As a twenty-one year old college student, one who has voted in but one presidential election in previous years but has had preferences and passions for the political process going all the way back to fifth grade, I must admit that it is this election which has gotten me the most excited, the most active, and the most engaged. As a nation, we find ourselves at a critical juncture in history. We are embroiled in a war with seemingly no endgame, in economic conditions becoming more and more worrying, situated a rapidly shifting and increasingly unsure world. 1% of the citizenry are imprisoned in the Land of the Free. The winds of change, they say, are blowing, with all candidates from both parties seeking to take the mantle of change and the future upon their shoulders.
It is not the purpose of this meditation to advocate for any specific candidate or policy positions (though I would be glad to do that, rest assured). Rather, it is a declaration of intent; a manifesto of sorts. I am deeply engaged in this election not merely due to my American citizenship, but as a deeply committed Jew as well. It is my Jewish neshamah (soul) that calls out to me to face the nation in which I live with critical analysis and with appreciation. With heartbreak over our mistakes and erring. With love that yearns for only the best for our great nation.
It is my Jewish soul that turns my eyes towards the plight of the poor, the hungry, the homeless, and it is my common sense that no matter how many times I staff the Ansche Chesed homeless shelter through the wonderful Va'ad Gemilut Hasadim, these issues must be confronted on a larger scale. It is what I learn from my daily Torah study that simply will not allow me to ignore the voice of the oppressed, in this land, in all lands the world over. This is the voice that called out to God from Hebrew throats parched by Egyptian sands, yearning to be free. This is the voice that protests when his or her garment is unduly retained over night. This is a voice that must be as pressing as that which created the world. Let there be light that brings to light the sufferings of the innocent, the light that warms our hearts and will not allow them to freeze or harden. Let this be the Jewish vote the candidates will court, one which will be a voice, a light to the nations.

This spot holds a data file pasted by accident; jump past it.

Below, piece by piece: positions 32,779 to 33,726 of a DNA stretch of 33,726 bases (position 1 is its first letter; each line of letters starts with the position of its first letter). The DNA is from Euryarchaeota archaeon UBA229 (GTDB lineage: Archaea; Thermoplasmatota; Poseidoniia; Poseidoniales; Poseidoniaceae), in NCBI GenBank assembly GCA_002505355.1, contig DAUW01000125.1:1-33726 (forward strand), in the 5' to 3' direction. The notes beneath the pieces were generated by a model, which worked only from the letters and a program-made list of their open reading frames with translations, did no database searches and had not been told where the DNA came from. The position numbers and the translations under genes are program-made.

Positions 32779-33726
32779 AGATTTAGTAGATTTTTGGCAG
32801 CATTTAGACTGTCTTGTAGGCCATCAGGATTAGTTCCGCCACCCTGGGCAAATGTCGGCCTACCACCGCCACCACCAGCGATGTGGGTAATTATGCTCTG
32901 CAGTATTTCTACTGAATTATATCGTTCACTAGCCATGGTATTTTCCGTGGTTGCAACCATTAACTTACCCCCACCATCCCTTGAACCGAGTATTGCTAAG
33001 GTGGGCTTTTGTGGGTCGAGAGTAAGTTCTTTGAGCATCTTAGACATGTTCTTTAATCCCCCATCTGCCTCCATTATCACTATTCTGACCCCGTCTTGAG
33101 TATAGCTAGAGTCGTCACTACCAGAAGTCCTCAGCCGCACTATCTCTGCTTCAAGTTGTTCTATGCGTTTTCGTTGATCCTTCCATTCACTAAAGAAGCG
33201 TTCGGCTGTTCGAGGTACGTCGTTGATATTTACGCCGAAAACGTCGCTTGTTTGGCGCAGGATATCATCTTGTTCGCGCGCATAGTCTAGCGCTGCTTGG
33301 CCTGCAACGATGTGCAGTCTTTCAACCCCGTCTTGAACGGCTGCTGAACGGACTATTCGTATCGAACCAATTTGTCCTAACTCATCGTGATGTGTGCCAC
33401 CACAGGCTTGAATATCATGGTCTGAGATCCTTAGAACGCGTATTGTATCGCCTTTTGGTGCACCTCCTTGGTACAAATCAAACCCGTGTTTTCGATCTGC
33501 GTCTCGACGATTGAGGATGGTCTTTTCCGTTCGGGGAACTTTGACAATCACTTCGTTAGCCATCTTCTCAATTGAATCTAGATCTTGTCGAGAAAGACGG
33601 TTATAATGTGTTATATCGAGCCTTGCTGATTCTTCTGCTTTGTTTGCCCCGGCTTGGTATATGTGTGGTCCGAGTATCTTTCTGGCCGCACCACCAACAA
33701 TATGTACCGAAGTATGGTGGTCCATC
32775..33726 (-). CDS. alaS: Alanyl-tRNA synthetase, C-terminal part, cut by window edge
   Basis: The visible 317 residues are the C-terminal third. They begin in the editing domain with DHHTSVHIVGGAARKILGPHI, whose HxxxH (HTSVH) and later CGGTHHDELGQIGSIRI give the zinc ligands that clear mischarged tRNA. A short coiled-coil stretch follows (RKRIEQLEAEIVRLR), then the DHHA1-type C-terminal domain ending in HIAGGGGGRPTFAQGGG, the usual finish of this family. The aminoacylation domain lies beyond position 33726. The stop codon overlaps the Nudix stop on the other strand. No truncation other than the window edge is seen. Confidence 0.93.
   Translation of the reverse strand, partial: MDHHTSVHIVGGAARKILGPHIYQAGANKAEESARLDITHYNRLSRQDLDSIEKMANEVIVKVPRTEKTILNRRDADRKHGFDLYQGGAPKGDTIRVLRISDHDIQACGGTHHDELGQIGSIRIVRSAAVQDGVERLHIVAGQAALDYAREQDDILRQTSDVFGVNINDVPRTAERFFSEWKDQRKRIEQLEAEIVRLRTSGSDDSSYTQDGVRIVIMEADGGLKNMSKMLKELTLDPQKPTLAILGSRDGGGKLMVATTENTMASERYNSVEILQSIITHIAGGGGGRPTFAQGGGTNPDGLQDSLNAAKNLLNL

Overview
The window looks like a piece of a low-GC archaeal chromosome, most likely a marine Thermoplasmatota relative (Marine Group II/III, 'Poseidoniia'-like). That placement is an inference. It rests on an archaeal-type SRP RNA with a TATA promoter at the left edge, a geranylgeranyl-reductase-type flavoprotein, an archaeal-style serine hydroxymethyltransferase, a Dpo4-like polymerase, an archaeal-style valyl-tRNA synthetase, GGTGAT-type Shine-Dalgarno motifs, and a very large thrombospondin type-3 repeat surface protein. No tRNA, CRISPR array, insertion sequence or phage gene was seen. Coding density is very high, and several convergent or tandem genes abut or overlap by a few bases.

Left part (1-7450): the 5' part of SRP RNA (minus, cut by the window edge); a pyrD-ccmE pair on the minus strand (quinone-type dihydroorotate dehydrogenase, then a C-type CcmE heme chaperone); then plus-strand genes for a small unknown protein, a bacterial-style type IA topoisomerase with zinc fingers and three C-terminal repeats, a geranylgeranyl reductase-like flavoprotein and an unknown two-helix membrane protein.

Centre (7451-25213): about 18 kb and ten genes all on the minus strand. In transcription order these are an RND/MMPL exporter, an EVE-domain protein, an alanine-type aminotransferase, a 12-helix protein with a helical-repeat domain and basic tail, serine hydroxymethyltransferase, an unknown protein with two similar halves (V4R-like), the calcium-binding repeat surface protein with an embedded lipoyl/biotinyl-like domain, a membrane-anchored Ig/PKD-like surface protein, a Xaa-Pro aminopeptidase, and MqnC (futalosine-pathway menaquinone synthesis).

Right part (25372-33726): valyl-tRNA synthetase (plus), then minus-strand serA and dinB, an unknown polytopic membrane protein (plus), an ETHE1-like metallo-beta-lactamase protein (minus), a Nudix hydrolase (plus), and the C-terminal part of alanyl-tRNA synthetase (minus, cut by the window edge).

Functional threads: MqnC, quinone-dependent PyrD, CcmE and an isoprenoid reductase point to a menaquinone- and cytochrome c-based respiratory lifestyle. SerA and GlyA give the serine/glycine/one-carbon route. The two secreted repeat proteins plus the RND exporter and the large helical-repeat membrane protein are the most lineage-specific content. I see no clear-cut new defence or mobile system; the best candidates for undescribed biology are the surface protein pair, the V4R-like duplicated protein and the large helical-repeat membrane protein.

Sunday, March 02, 2008
I am working the front desk of my dorm. A couple of girls come in, ostensibly anticipating the arrival of some friends. They sit down tiredly in the lobby and wait. About a half hour later, the friends finally arrive. I do not hear what the friend has asked. All I hear is the response from one of the seated girls: “Oh… only a couple of minutes.”
Thursday, February 28, 2008
Yes - I can only speak in secret rumblings,
an esoteric mystical code understood by
the monastic brotherhood of Realpolitik.
My brows are furrowed always,
even in sex, even in the act
of making fierce love while
screaming “do me do me do me fuck my face and eyes
with your hands and desperate need to feel my hands ravage your skin
raze your arm hair and freckles to the ground!”
My glasses can only be thick, and I mean both lenses
and frames, all to keep out your searching eyes.
And when I think of nations, people, persons,
children running wild-eyed, their expressions
reminding me of water boiling over, ovens left on,
bread left in toasters… Yes, when I think of bombing nations,
I can only dream of secret missiles falling - my fingers
steepled as the planes make their soundless runs.
(How can somethings so silent; somethings so unobtrusive,
be so lacking in tenderness?)
Cambodia, a mass imagination ruined in silence.